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Movement Ecology: A New Way to Mobilize for Mideast Peace

Isaac Brosilow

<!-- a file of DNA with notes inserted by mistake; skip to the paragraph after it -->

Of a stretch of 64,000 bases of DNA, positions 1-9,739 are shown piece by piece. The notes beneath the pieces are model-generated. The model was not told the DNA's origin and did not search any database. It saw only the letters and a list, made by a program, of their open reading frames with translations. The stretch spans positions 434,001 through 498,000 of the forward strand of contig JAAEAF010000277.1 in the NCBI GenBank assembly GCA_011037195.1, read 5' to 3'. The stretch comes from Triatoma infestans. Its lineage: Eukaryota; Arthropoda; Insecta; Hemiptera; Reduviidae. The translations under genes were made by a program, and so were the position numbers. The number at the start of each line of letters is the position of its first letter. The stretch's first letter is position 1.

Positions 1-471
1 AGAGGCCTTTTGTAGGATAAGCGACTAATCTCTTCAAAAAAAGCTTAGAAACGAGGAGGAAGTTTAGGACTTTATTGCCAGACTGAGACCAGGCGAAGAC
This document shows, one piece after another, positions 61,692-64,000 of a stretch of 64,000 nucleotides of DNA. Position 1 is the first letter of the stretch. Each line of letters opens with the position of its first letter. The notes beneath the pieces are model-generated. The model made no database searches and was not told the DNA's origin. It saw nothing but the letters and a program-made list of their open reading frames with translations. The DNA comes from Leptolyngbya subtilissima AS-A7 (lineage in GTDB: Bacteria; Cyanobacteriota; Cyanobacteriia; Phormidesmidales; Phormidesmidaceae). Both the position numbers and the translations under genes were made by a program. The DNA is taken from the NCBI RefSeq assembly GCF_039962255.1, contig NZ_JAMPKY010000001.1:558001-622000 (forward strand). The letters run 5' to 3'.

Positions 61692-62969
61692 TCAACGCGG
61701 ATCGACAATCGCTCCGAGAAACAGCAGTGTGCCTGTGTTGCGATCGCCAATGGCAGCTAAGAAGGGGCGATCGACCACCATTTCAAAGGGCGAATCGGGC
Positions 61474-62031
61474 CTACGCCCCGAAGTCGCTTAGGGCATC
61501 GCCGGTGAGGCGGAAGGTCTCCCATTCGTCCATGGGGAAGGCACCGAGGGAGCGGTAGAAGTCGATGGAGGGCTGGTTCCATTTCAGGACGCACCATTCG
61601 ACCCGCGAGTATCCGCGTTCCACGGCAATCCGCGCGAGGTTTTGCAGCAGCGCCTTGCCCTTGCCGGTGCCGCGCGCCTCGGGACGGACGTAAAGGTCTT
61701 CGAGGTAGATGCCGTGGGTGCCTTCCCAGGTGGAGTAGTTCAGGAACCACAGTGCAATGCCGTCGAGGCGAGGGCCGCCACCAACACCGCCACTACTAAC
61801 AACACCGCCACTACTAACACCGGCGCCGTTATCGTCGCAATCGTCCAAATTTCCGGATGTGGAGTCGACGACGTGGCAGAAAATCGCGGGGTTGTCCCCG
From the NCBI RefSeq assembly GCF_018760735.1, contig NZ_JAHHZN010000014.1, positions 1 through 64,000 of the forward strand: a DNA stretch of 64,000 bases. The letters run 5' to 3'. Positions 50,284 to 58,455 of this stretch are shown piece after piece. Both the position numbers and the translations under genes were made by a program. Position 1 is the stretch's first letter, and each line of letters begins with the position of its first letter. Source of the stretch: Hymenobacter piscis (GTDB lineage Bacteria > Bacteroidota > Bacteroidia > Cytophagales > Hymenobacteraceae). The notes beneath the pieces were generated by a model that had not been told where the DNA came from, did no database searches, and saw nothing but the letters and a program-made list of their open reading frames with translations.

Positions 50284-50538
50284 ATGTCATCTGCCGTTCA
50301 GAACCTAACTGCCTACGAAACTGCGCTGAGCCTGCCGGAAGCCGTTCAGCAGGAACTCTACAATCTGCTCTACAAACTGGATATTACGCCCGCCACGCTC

For organizer and author Paul Engler, the grassroots uprising that greeted the World Trade Organization in Seattle in 1999 was a formative learning experience, even though he wasn’t physically present. He was fascinated by the coalitions between environmental groups and the labor movement and the diversity of tactics which shut the city down. For Generation X, the 1999 Seattle shutdown was like the Baby Boomer’s 1968 Democratic National Convention protests; it was a definitive generational event. Paul and his brother Mark developed a set of organizing precepts from their study of the Seattle uprising and earlier social movements. They came to the conclusion that multiple strategies for social change are necessary for a movement to succeed, and used the term “movement ecology” to describe this process.  Read more

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